Kelly Clarkson is a singer/songwriter whose albums have sold in the millions. That’s great, but what makes Clarkson more influential to America than countless other musicians who have done the same thing? How she got there. Clarkson was the first winner of American Idol – and so Americans got a chance to watch her rise from obscurity to superstardom. They were part of it – they saw the American dream unfold right before their every eyes – on the television screens in their living rooms. Sure, we hear about how music legends Frank Sinatra and Elvis Presley went from rags to riches, but with Clarkson, we didn’t just hear it, we witnessed it.
Unlike most of the names on this list, Andreas Dracopoulos is not a familiar one to most people – but his philanthropic initiatives certainly have affected the lives of many Americans. In particular, Dracopoulos’ contributions to education – from his work in establishing programs for young learners at the New York Public Library, to his recent $75 million bequest – on behalf of the Stavros Niarchos Foundation, which he heads – to Rockefeller University, one of the premier research institutions in the world, render him one of the more significant benefactors of education in America.
As in the case of Spiro Agnew, one can certainly consider Massachusetts Governor and 1988 Democratic Presidential nominee Michael Dukakis one of our country’s all-time successful Greek-Americans. But how is he one of the most influential Americans who just happens to be Greek? What makes the ran-and-lost Dukakis any more influential than, say, Mitt Romney? It wasn’t just that Dukakis lost, but it was how he lost. He took the high road and stayed on it throughout the campaign, all the way up to Election Day. When mud was thrown his way, he didn’t throw any back.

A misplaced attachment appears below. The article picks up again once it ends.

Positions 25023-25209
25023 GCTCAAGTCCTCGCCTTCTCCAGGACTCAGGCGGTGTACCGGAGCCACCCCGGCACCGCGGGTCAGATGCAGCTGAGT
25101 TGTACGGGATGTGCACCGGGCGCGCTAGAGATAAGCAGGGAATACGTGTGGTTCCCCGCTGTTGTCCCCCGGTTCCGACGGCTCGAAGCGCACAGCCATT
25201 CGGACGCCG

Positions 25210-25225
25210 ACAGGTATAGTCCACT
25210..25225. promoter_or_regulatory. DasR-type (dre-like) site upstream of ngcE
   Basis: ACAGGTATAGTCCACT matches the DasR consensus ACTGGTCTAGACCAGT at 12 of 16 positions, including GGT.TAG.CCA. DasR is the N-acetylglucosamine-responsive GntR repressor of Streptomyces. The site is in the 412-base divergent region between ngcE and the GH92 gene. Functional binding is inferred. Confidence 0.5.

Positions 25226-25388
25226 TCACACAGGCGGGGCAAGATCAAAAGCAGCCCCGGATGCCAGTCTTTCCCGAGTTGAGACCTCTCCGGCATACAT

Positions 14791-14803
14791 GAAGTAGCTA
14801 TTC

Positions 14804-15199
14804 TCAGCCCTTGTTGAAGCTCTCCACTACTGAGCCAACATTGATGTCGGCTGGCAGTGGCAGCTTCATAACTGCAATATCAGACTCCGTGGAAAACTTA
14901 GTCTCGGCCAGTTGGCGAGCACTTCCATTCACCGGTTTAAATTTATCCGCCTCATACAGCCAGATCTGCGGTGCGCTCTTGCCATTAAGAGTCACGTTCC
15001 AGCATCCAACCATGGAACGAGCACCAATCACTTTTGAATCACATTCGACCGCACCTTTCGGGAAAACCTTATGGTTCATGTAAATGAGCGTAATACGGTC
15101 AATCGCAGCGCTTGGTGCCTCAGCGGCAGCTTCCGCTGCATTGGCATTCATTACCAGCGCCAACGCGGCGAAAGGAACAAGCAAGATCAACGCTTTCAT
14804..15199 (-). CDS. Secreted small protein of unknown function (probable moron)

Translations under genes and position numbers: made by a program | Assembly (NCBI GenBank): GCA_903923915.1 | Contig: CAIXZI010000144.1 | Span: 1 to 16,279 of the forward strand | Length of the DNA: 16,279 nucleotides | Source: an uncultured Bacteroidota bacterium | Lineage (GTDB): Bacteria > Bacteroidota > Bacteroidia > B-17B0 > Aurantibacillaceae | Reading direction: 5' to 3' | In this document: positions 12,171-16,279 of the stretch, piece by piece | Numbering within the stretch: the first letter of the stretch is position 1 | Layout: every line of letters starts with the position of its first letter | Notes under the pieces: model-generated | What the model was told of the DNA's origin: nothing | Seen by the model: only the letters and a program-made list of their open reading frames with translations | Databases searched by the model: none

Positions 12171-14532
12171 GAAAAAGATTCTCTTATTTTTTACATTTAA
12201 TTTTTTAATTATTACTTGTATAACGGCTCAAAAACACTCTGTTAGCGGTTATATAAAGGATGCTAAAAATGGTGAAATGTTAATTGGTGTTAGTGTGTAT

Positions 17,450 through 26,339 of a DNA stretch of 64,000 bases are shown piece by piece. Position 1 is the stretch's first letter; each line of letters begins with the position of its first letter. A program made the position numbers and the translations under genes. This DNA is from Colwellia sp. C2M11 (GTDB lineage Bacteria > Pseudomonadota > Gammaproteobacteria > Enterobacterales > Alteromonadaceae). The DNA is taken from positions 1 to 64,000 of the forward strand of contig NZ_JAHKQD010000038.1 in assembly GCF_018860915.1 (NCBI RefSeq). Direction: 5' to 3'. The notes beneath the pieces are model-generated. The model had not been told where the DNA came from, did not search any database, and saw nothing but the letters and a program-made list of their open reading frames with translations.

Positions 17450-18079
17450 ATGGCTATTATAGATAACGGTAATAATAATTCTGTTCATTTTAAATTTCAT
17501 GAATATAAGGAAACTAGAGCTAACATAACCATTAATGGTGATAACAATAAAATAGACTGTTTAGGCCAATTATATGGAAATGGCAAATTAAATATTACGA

Negative campaigning in America began with the John Adams-Thomas Jefferson presidential race of 1796. But there have been ebbs and flows, and the nastiness in America had subsided considerably from 1912 to 1988. In fact, in the Summer of 1988, Dukakis held a double-digit lead over incumbent Vice President George H.W. Bush, but then Bush’s campaign manager, Lee Atwater, reinvented negative campaigning. Dukakis didn’t fight back, and he lost. The lesson learned: fight dirty. Since then, negative campaigning, unfortunately, has flourished. By behaving like a gentleman and proceeding to lose the election, Dukakis highly influenced others not to do the same.